The role of impartial reporting in upholding democratic processes
According to Freedom House, political rights and civil liberties have seen a decline in democracies in general. According to their Freedom in the World 2021 Report, India, among the largest democracies in the world, slid from free to a partly free ranking. Correspondingly, it scored poorly on the free and independent media criterion. The country has seen an increase in self-censorship as a consequence of the State’s use of national security, sedition, defamation, hate speech and contempt of court laws to muzzle criticism.
This isn’t an isolated phenomenon. Over the last decade, media freedom in many countries has deteriorated, with populist leaders making sustained efforts to silence critical news coverage. Large parts of influential democratic countries are no longer receiving unbiased news. Pro-government news is being cultivated in many countries through government supported ownership, financial pressure, regulatory suppression, etc. in a number of countries including Hungary, Austria, Israel, and the United States, among others.
A Freedom House report states that parallelly, countries such as Ethiopia, Malaysia, Ecuador, etc., saw reformist leadership facilitating media freedom, which further catalysed democratic advancements. This is indicative of the fact that a free media is necessary to keep citizens informed in a way that holds the State accountable for its actions.
The Role of Unbiased Reporting in Supporting Democracy
In Sudan, many atrocities that went unreported in the absence of reliable media, were brought to light by citizen journalist groups and journalists who had set up base abroad. The country saw a crackdown on these individuals, who continued to find ways to provide unbiased reporting through the internet, despite the risk of detention. Protests grew as a result of rising frustration, till the President, Omar al-Bashir, was ousted and arrested. Even though the peace process remains fragile, the transition deal for the country to become a democracy in itself is a success the media has a hand in.
Journalists also played a major role in the removal of Abdelaziz Bouteflika, the former president of Algeria, in 2019. Not only did they report on growing demonstrations and protests, when attempts were made to suppress them, senior journalists resigned and staged independent protests of their own.
Similarly, in Armenia, a small group of independent news outlets were able to provide visibility and legitimacy to the popular movement, and challenge disinformation campaigns by the previous regime.
Impartial Election Reporting
A liberal interpretation of Article 25 of the ICCPR would provide that the right to report on electoral processes is an integral aspect of the right to participate in public affairs. The accuracy of such reporting, especially in deteriorating political circumstances leading up to elections in many countries, plays an important role in the outcome of democratic processes.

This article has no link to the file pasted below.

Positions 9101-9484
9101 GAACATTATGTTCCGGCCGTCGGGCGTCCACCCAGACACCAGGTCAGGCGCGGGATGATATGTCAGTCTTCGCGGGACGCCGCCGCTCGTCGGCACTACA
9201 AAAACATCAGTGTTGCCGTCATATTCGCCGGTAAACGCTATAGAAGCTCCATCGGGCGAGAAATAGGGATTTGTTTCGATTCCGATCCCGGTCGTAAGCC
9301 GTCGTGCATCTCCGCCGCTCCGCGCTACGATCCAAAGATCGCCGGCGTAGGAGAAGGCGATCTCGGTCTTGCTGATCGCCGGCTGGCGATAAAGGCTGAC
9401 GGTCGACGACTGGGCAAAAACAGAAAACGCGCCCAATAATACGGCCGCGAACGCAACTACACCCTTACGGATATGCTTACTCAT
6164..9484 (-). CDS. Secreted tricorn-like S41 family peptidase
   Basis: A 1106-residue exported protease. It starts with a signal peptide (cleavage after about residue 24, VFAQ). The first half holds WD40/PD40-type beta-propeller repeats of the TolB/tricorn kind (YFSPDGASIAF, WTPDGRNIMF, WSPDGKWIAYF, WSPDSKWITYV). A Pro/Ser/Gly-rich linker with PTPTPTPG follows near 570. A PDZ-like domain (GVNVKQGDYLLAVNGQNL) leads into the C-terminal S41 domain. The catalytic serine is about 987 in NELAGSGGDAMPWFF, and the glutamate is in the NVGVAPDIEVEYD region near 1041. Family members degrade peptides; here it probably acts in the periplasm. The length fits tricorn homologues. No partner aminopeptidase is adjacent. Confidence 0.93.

The ability of broadcast media to influence public opinion is well established. Therefore, journalistic independence also plays a major role in holding leaders accountable for their political actions. An important characteristic of impartial election reporting is the separation of fact and opinion. In addition, the editorial responsibility to impartial coverage requires that outlets report the varying positions of different parties on the same issue, with balance and accuracy. Disproportionate coverage of candidates for whatever reason, be it economic motivations or viewership numbers, leads to potentially meritorious candidates remaining invisible.
Furthermore, given the growing trend of ideological bias and differing sources available to gain access to information on the internet, media publications have an obligation to put forth balanced information to facilitate informed decision-making. Fact checking and data-driven reports are key to the outcome of elections. Assessment of legislation and other key electoral processes is integral to a holistic approach to election reporting.
Regulation of Media Reporting During Elections
Many countries do not have specific provisions to govern media reporting during elections. Others maintain some regulations in an attempt to level the playing field and in the interest of fairness. In other countries, professional associations self-regulate their behaviour during elections.
The central idea behind regulating electoral coverage is to ensure that broadcast resources and frequency spectrums, that are in public ownership, are not used to favour the ruling party. The US, for instance, follows a system of minimal regulation, treating broadcasting as a marketplace where competing broadcasters will balance each other out. In situations where large sections of the media are in favour of one political interest group, it becomes relevant to have laws governing election coverage. These could include how much time is allotted to candidates and political parties on media platforms, rules for advertisements or whether political advertising is permitted at all, guidelines on the obligation of the media to provide educational material, and regulation on how misinformation will be dealt with.
In the end, circumstances guide the extent of balanced reporting that can take place. Journalistic balance should not fail the public by creating a false equivalence that distorts relevant issues.